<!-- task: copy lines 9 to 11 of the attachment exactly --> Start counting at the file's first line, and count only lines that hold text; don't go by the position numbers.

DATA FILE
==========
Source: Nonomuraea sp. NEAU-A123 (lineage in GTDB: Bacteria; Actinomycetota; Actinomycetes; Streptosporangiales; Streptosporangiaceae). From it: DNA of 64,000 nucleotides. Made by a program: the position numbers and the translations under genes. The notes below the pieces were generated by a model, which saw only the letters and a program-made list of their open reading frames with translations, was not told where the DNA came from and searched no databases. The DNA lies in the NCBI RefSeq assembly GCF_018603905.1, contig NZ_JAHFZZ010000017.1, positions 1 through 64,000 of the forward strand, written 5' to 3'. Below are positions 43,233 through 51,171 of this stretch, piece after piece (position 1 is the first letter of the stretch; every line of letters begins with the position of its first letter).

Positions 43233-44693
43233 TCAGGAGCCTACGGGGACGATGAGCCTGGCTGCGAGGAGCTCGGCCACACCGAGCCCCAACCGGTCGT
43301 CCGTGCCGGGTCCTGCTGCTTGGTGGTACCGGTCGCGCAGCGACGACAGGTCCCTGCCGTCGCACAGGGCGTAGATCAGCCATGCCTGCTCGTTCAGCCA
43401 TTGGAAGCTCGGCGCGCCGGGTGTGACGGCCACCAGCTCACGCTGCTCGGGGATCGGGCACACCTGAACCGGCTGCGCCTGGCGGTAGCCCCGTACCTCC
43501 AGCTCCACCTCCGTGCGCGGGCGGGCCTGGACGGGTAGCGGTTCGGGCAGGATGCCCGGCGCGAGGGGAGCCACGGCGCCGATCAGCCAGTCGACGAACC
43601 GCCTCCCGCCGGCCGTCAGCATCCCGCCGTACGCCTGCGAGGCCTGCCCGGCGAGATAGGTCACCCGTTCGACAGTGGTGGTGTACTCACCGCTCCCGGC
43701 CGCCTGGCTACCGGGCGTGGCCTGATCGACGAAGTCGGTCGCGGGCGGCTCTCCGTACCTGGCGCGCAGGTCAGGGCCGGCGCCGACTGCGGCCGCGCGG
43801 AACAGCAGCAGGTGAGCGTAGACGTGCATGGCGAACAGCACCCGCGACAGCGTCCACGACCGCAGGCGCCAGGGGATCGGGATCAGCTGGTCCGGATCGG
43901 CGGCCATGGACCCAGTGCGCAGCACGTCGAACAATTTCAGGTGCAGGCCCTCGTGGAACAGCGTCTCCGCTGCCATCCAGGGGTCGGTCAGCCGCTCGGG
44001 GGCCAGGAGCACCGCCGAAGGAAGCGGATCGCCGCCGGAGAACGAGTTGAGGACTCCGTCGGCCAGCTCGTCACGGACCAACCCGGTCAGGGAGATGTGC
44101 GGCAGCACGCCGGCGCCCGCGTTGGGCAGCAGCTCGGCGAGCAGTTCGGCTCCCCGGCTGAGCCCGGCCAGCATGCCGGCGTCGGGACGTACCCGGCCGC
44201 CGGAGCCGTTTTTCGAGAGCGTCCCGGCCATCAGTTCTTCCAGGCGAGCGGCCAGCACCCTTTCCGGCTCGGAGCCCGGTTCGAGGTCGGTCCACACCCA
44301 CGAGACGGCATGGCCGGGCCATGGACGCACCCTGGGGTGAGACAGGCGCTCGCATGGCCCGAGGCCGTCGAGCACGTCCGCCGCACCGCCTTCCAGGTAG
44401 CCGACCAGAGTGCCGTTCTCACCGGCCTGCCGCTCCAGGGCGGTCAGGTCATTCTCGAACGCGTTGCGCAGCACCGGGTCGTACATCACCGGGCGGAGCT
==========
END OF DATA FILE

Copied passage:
43801 AACAGCAGCAGGTGAGCGTAGACGTGCATGGCGAACAGCACCCGCGACAGCGTCCACGACCGCAGGCGCCAGGGGATCGGGATCAGCTGGTCCGGATCGG
43901 CGGCCATGGACCCAGTGCGCAGCACGTCGAACAATTTCAGGTGCAGGCCCTCGTGGAACAGCGTCTCCGCTGCCATCCAGGGGTCGGTCAGCCGCTCGGG
44001 GGCCAGGAGCACCGCCGAAGGAAGCGGATCGCCGCCGGAGAACGAGTTGAGGACTCCGTCGGCCAGCTCGTCACGGACCAACCCGGTCAGGGAGATGTGC